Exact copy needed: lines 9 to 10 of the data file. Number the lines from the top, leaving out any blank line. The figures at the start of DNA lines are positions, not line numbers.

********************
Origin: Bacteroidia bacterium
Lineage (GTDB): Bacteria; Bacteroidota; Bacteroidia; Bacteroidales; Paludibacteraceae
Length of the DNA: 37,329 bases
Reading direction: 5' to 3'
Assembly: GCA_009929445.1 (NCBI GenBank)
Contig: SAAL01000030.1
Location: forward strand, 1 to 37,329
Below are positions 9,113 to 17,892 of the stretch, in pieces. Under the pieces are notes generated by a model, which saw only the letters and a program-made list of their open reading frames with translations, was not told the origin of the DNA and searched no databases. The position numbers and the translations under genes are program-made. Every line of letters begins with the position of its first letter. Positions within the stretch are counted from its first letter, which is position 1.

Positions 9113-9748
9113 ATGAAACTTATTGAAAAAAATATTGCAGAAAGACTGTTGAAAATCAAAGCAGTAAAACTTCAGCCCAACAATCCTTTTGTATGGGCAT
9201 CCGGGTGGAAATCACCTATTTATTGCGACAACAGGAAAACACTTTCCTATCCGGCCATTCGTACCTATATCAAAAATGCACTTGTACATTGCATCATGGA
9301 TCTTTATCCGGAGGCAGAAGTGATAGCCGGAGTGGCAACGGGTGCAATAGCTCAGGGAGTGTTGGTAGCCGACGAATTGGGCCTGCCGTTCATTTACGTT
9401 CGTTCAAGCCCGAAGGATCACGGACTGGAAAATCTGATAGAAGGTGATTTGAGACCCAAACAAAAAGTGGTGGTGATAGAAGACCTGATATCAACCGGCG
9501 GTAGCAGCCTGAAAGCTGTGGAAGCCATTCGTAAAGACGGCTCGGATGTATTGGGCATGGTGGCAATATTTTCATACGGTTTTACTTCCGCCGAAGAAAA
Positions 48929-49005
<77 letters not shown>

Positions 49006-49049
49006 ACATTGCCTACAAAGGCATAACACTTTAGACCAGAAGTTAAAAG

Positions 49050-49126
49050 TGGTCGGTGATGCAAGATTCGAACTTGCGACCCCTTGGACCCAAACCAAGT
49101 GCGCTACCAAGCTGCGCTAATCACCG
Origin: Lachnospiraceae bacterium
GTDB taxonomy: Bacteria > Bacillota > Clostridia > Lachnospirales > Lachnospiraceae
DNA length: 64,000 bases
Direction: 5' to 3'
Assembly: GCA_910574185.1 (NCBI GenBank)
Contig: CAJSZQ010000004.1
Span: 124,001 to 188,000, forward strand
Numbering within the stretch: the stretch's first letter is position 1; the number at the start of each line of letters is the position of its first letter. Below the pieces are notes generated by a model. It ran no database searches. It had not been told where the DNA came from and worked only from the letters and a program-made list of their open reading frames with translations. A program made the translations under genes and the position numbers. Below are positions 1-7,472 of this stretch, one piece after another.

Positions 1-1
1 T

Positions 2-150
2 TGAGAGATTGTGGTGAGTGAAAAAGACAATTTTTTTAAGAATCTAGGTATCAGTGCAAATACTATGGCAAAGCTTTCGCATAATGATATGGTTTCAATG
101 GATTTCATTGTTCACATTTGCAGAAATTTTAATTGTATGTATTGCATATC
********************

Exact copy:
Positions 9113-9748
9113 ATGAAACTTATTGAAAAAAATATTGCAGAAAGACTGTTGAAAATCAAAGCAGTAAAACTTCAGCCCAACAATCCTTTTGTATGGGCAT